Taking a break from my recurring thoughts of my trip in India, I drove down to Los Angeles to spend time with some of my closest friends, for a wonderful Fourth of July celebration. My American Bulldog Taylor and I left early Sunday morning and leisurely took fourteen hours for the nine hour drive up the Pacific Coast Highway listening to Bruce Springsteen on XM Satellite the entire time, stopping over ten times to walk the majestic beauty of the California coast, a great reminder that the United States is also extremely beautiful. “What is this land America, so many travel there / I’m going now while I’m still young.” (American Land)
Our journey started with one of the best opening lines of any song in the history of songs, “In the day we sweat it out on the streets of a runaway American dream / At night we ride through mansions of glory in suicide machines / Sprung from cages out on Highway 9, chrome-wheeled, fuel-injected, and stepping out over the line…” (Born to Run) This song always reminded me of some of my closest friends from high school when we were in high school, all fans of a The Boss – Rahul, Steve, Sara and Eve. And now Eve sings it to her kids, who now call me Uncle Baldy.
And so it began; this was gonna be good. Really good. Taylor and I – “baby, we were born to run.”
For much of my life, I’ve been an owl, living and loving the night, and all the nocturnal activities that come with it. So much of me still craves that world, but since moving to California, I’ve recognized the beauty of mornings, especially the dawn just before and just as the sun rises. And so the streets of Los Angeles seemed to me on that morning. Empty and serene. Done with the night. Ready for the day. “And you’re in love with all the wonder it brings / And every muscle in your body sings as the highway ignites.” (Night) I made it past Santa Barbara in no time.
A wet fog descended upon us as we neared Camarillo. “I was driving through the misty rain / Yeah searchin’ for a mystery train / Boppin’ through the wild blue / Tryin’ to make a connection with you” (Radio Nowhere) As I do in the Bay Area, I’ve come to love the fog. I love how a heavy one creates shadows, whereas a soft one accentuates the light. If you look closely, soft or heavy, the colours vary from bright pastel blues, pinks and oranges to deep rich midnight blues and pine greens. Depending upon my mood, I enjoy both. The heavy ones give me pause for deep thoughts, allowing me to be introspective, whereas the soft ones give an opportunity to smile, portending something new to enter my life. And so Candy’s Room played on as the calm of the Camarillo fog enveloped us. “We go driving, driving deep into the night / I go driving deep into the light, in Candys eyes.”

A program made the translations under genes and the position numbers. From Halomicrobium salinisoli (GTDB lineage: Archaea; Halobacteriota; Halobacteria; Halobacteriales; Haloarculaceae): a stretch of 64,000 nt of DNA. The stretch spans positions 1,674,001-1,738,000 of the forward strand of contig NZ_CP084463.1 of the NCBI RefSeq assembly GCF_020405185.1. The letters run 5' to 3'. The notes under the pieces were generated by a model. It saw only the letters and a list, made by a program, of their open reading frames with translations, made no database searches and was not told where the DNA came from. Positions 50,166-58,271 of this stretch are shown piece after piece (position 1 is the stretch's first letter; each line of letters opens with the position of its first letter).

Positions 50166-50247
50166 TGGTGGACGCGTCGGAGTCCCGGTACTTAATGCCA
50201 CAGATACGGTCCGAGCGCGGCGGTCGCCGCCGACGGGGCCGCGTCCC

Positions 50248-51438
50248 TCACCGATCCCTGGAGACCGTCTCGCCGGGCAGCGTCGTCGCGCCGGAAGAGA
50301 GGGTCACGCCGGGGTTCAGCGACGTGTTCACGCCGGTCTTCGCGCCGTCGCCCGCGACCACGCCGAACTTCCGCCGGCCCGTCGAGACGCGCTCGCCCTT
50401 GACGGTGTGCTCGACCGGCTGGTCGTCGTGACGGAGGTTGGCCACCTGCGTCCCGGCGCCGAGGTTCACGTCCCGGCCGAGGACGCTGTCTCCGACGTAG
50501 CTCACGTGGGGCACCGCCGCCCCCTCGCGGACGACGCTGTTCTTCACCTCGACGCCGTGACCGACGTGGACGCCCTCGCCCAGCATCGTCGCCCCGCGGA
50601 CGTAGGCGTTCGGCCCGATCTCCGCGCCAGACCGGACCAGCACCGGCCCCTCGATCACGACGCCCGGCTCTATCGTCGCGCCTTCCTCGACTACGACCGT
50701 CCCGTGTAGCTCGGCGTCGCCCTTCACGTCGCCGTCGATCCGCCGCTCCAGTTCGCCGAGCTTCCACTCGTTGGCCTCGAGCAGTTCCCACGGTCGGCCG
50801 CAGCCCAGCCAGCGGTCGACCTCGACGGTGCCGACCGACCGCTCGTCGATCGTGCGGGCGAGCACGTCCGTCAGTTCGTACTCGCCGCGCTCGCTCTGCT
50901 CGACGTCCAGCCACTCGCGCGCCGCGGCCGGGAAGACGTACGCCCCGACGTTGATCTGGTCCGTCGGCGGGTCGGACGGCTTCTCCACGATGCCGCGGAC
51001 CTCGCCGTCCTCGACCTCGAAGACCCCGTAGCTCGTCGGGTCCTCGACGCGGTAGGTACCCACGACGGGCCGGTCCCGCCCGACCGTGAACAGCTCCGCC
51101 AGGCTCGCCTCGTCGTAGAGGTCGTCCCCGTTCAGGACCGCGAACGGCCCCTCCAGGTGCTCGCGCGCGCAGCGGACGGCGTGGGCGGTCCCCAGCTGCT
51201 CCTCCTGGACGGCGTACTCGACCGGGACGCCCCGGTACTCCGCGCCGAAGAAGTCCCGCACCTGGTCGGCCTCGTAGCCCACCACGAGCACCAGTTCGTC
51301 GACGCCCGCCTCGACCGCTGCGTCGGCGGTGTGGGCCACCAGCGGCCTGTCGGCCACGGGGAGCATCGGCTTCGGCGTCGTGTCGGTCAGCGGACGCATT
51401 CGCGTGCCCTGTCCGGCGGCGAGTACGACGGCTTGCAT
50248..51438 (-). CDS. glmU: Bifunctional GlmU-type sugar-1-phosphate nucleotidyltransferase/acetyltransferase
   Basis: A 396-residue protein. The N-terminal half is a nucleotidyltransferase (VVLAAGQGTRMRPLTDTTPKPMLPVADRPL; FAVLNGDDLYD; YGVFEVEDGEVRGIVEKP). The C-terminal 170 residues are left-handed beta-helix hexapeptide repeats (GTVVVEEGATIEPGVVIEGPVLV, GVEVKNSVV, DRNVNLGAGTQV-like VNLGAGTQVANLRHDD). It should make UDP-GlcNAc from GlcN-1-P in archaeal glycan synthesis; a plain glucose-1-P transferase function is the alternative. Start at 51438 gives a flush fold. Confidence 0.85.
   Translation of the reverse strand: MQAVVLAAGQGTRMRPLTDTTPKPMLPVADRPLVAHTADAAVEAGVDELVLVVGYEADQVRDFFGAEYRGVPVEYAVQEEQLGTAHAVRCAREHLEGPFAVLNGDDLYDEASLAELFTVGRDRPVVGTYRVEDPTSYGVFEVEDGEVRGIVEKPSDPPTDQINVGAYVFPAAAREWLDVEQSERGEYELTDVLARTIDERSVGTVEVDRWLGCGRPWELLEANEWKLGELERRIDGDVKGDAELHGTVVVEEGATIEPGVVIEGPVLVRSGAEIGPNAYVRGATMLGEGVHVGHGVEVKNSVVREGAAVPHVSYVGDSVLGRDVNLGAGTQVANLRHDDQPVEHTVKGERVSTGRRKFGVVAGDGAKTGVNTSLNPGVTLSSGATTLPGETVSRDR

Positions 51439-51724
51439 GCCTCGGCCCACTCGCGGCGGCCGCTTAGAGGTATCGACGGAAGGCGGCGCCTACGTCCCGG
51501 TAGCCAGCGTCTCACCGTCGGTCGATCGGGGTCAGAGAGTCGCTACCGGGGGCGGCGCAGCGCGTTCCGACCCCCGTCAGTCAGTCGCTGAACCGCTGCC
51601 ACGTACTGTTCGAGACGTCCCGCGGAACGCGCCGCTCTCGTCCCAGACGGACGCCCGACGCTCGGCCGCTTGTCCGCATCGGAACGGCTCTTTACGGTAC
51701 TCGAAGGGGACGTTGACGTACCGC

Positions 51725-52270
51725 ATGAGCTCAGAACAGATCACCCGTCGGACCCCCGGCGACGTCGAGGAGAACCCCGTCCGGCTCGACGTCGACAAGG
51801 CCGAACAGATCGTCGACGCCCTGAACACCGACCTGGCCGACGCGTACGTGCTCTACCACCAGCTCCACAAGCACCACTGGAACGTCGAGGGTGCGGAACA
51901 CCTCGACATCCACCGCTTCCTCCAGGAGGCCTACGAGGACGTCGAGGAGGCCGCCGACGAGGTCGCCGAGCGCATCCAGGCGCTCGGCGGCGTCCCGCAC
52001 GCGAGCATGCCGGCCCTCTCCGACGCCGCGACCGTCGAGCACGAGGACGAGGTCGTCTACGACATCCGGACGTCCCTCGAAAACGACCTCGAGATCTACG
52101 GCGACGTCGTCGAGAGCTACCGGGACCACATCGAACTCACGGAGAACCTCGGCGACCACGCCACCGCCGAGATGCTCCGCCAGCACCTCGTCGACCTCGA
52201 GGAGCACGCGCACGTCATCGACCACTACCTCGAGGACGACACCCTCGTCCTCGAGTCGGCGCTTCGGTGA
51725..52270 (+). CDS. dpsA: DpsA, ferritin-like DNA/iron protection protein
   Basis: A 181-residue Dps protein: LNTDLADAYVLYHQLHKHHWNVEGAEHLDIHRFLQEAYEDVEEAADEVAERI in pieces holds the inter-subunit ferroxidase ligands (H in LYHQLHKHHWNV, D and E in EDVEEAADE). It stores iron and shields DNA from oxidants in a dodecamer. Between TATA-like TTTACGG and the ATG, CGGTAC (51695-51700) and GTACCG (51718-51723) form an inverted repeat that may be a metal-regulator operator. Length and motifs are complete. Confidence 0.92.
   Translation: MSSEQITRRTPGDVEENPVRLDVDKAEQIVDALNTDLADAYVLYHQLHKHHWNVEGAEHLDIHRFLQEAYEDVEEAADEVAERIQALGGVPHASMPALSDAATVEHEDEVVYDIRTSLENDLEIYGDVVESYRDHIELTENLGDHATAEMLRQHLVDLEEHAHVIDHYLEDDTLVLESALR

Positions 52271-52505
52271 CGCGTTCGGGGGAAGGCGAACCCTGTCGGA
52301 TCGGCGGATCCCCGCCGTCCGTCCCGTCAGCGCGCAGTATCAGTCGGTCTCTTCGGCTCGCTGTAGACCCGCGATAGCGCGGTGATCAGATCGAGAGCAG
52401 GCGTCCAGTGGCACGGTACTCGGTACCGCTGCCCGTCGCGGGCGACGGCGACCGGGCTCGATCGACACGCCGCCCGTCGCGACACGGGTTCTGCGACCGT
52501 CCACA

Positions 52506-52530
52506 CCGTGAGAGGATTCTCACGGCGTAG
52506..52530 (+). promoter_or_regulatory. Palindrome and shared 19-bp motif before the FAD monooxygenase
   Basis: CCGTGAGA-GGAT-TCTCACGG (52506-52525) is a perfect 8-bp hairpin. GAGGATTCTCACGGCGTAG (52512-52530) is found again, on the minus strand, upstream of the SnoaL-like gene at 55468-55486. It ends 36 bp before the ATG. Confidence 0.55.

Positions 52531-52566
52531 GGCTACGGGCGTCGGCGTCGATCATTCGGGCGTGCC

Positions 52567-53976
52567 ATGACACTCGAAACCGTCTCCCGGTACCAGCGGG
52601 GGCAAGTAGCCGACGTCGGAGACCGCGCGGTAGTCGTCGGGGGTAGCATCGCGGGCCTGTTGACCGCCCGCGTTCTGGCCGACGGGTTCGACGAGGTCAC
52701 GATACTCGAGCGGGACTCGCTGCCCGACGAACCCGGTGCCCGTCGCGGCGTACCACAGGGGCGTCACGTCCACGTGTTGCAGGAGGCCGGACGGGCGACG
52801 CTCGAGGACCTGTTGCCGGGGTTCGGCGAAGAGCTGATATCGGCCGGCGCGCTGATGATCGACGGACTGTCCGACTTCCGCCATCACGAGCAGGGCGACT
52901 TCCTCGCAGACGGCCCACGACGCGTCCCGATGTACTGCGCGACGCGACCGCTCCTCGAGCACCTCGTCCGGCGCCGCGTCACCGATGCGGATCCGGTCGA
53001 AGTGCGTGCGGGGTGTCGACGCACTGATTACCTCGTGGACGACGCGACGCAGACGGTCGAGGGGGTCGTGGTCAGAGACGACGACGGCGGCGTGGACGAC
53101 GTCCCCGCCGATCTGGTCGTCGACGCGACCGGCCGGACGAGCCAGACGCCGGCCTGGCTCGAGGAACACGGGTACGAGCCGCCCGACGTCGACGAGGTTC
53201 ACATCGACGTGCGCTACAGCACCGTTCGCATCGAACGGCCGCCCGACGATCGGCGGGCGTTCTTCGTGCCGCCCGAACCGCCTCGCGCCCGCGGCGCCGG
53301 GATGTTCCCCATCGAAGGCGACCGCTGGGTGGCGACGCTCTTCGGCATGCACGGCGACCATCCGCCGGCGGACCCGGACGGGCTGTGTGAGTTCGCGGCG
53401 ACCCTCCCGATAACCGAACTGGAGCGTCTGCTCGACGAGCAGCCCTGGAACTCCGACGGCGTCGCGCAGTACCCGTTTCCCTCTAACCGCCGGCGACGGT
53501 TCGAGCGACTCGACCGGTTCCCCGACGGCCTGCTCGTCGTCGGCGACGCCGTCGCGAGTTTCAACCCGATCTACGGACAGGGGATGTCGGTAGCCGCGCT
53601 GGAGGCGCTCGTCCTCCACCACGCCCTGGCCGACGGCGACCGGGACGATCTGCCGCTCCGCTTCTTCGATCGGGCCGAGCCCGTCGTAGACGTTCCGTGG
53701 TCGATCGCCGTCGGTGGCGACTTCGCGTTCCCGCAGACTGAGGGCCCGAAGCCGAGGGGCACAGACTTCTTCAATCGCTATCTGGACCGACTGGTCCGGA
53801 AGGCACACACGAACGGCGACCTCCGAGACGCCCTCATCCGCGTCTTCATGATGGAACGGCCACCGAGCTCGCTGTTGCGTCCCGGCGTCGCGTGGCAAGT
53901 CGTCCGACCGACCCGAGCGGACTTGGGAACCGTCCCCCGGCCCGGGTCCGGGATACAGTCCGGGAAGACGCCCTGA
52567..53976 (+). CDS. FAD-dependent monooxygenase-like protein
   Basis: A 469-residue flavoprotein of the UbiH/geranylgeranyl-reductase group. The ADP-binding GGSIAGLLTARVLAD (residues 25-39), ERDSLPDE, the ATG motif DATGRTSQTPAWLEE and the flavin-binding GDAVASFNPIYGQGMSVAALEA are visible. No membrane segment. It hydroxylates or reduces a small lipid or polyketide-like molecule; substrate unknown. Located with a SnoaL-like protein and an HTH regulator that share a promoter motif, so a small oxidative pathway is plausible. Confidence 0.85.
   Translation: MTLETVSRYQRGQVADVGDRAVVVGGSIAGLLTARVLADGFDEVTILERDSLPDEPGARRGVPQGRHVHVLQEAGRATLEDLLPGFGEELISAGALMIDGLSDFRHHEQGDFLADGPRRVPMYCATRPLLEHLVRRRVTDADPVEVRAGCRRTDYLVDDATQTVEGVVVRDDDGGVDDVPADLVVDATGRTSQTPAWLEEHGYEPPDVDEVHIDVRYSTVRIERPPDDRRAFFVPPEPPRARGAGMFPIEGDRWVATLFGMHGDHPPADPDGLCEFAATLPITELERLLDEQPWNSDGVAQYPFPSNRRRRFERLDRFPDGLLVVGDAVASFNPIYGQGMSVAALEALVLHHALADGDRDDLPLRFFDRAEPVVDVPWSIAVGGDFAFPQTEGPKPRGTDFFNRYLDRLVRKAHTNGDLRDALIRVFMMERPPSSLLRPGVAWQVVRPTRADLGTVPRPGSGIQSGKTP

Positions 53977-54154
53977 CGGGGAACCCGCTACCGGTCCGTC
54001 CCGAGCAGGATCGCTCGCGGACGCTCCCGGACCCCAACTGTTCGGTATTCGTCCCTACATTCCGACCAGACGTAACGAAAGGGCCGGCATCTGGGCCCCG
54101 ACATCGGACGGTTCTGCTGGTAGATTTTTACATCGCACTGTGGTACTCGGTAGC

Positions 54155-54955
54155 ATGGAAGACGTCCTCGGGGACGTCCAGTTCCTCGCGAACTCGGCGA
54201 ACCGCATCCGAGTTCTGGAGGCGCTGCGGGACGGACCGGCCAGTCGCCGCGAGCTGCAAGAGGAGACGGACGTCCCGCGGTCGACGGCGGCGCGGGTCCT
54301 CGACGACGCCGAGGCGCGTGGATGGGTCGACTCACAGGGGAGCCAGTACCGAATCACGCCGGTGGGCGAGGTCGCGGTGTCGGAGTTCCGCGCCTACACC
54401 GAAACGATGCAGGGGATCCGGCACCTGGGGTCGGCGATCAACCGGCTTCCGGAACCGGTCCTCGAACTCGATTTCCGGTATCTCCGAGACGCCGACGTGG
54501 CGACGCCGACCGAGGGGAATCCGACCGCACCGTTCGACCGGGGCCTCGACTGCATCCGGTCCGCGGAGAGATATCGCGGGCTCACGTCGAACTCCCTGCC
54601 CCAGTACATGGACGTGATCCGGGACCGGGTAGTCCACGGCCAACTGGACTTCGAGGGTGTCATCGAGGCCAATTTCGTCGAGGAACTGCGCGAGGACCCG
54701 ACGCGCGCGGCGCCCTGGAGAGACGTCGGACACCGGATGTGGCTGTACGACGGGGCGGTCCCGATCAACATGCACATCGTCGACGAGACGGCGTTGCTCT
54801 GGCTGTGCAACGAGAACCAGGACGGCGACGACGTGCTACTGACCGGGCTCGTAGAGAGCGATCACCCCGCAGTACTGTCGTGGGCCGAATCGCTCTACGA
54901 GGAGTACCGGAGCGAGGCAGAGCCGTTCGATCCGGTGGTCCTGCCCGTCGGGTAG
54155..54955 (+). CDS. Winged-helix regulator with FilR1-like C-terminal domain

Soon we stopped into the one street town of Harmony, population 18, which reminded me of this same trip I took over ten years ago with another close high school friend who now lives in Thailand- my buddy Chris. That trip was decided in the middle of a late night out in Los Angeles, leaving early next morning slightly hungover lacking sleep, in a Shelby Cobra convertible in the rain. With no top and no windshield wipers, we were finally forced to stop underneath a group of trees off the Harmony exit. At that time the population was 12. The town had grown in those ten years. After a brief stop to recollect my memories of the past, onward Taylor and I went.
Thirteen miles south of Cambria, we stopped off the highway, hiked down to the Pacific, walking along the shore, Tay mesmerized by the storks and the seagulls. In a few weeks we would be back here for a dear friend’s wedding. But today, it was just the two of us.
We were surrounded.
The sounds of the crashing waves against the mossy rocks, bright blue under the bright sky. The smells of fish and clean, crisp air, breathing it in deep, practicing my inner breath. Achieving my inner calm. Reaching Zen almost immediately. As my yogi would say, “it’s in the breath.”; I could hear him in my head. Absolutely loving our time here, a thirty-minute slice of heaven. I would paint this later. I already knew that then. And what would dominate the painting would be the rich “Prussian Blue” of the Pacific, my favourite colour on my palette to paint. As we made our walk back to the car, we couldn’t help but keep looking back, absorbing every single moment those moments afforded us. Those thirty minutes are among the best gifts we’ve ever given ourselves. I knew Taylor appreciated that too.
It didn’t take as long to stop once again, this time to see the elephant seals in San Simeon. Massive and blubbery, the size of two cars and heavier, they lay next to each other and on each other, annoying each other. Every five seconds, fights broke out as two seals would do their dance, butting their heads furiously at the other, neither giving quarter. The biggest one clearly took the mantle of the leader of the pack, the group’s Casanova. “I had skin like leather and the diamond-hard look of a cobra / I was born blue and weathered but I burst just like a supernova / I could walk like Brando right into the sun / Then dance just like a Casanova.” (It’s Hard to be a Saint in the City) We stood there for another thirty minutes, oddly attracted to these thoroughly ugly yet magnificent creatures, singing their own songs of love and hate.